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On Aqib Talib

Denver did it again.

Mark J. Rebilas-USA TODAY Sports

I initially thought about doing a "Silencing Hank" article in regards to the news that Aqib Talib is now a Bronco, but honestly, I don't think it's really worth it.

It would seem that the Denver Broncos have adopted a new strategy to team building: figure out which free agent the New England Patriots are looking to re-sign, and then swoop in and nab him once Free Agency opens. With the recent signing of Aqib Talib, this now marks the second year in a row that a "must sign" free agent has defected to the enemy. I guess we'll have to wait until Peyton Manning blows it in the 2014 playoffs to see which Patriot Denver will target next year, but for the near future at least, we're going to be hearing a lot about the Talib deal and what it means for both teams.

A lot of people are upset over this move, and that's totally understandable; to have the news go from the Patriots being "very close" to a deal with Talib to see him depart for a conference rival in a matter of 24 hours isn't likely to sit well with anybody. The Talib situation almost exactly mirrors the Wes Welker situation from last year, where all sides pointed to Welker and New England working something out only to have Denver pull the trigger. However, unlike last year, where I was pretty upset to see Wes Welker go, I'm not all that angry about this particular transaction.Given the circumstances and history surrounding Aqib Talib, I say that the Broncos can have him.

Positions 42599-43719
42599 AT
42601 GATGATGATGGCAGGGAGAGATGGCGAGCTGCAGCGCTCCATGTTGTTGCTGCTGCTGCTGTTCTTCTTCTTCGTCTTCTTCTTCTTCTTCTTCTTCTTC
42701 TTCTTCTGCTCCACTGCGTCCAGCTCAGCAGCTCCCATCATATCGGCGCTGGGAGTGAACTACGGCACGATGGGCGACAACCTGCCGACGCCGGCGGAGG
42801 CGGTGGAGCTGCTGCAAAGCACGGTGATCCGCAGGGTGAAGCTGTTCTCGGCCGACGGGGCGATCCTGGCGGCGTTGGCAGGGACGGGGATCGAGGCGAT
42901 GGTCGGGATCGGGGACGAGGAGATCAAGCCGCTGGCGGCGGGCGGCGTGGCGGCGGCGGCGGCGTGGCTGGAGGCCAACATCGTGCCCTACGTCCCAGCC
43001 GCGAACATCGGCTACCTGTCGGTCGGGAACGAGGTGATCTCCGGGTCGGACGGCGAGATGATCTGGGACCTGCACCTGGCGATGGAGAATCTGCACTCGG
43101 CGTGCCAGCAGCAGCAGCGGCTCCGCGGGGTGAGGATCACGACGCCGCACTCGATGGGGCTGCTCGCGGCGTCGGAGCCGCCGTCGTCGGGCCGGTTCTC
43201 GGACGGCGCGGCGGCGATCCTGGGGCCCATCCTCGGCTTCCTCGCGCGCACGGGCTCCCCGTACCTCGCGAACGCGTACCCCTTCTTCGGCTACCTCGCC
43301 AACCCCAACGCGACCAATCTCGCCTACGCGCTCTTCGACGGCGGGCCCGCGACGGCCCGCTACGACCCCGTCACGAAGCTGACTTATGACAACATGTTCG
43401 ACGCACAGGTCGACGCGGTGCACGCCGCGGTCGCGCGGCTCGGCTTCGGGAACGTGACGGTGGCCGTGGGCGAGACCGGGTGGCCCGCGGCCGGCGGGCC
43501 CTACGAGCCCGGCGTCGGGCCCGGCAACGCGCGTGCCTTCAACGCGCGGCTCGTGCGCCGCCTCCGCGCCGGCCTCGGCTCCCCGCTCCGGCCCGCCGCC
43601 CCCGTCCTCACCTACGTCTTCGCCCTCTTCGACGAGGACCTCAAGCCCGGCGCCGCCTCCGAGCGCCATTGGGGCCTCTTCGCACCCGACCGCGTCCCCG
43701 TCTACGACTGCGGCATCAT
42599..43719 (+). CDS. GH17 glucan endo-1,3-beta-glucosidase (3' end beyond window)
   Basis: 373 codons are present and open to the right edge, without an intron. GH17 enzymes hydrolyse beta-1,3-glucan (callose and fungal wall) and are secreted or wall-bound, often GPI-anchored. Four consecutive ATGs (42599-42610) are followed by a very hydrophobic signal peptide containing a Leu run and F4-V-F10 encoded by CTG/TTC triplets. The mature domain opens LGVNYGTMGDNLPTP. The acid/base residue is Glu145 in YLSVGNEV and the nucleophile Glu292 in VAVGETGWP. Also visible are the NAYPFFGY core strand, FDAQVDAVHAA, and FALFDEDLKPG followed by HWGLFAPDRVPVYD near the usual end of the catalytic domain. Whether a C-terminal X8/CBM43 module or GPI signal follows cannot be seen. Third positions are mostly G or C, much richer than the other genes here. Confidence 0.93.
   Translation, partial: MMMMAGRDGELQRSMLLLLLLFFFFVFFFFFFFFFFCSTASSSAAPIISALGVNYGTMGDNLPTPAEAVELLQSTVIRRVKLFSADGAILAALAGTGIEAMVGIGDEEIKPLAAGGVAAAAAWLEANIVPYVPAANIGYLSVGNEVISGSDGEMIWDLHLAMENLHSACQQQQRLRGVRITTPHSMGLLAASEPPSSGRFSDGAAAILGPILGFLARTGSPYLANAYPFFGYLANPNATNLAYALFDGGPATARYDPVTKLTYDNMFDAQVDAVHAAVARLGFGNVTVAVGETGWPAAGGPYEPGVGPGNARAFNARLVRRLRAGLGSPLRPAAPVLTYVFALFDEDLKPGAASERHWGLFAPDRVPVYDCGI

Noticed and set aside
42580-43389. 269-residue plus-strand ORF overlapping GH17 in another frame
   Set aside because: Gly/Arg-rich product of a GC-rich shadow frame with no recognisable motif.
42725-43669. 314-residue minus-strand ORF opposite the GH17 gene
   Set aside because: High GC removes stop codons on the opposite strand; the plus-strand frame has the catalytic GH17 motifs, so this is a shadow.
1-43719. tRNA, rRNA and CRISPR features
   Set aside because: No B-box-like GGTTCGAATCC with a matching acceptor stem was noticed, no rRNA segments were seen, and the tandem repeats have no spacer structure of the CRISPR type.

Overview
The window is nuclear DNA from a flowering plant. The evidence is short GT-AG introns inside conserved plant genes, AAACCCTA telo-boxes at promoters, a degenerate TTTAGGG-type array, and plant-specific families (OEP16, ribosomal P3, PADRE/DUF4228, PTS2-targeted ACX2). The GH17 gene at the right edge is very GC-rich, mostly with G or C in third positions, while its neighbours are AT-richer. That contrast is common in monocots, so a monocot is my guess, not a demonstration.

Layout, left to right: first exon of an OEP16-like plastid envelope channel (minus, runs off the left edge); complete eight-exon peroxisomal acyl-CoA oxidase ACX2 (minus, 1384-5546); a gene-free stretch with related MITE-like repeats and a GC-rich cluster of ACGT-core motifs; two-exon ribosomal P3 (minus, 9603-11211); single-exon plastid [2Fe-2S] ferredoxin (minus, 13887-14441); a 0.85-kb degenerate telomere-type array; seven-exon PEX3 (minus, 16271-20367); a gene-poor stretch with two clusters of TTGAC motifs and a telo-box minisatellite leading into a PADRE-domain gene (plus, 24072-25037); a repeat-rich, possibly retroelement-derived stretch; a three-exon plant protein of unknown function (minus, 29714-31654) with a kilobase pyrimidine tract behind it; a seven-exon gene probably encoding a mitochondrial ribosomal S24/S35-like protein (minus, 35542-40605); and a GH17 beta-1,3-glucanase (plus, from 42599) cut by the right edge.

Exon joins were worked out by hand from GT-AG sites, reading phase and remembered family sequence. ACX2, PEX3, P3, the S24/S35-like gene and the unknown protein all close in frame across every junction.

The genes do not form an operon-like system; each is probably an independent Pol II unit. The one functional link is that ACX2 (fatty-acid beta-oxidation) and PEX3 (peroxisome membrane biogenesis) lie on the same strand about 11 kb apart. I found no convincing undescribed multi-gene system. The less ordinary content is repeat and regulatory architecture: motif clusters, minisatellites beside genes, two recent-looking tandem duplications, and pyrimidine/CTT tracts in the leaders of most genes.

For one, I think that Denver grossly overpaid for Talib; a six year, $57 million contract for a player who has yet to complete a full 16 game season, has struggled with off-field issues in the past, and displayed a dropoff in cold weather is way too much, in my opinion. There's absolutely no spinning Talib's talent, as he is one of the elite corners in the league and has the ability to completely shut down other teams' #1 receivers, but in no way is he worth almost $10 million per year. I can't think of even the most vehement Patriots haters trying to contend that the Patriots should have forked over that kind of dough.

Secondly, I don't have all that much emotional attachment to Talib the way I did Welker. He wasn't a hometown hero or a player that made any real sacrifices for the team. He has always been about getting top dollar for his services, has adopted more of a mercenary approach to football, and thus it's much easier for me to part ways with him. Talib made it very clear that he wanted top dollar, and he got it.

Am I happy about the signing? Of course not. Do I wish that he had gone to pretty much any other team except for Denver? Absolutely. It's never fun to see one of your best players sign with Peyton Manning. But do I think that the Patriots made a bad decision not matching Denver's ridiculous offer? No way. And do I feel like I just took a punch to the stomach like I did last year with Welker? Not even close. So it's time to say thanks to Talib for the service he put in, wish him well, and see if he can finally put together a full season over at Mile High. Now that he has all that money, maybe he can go buy himself a functional hip.

Lots more to talk about today; no point dwelling on this any longer.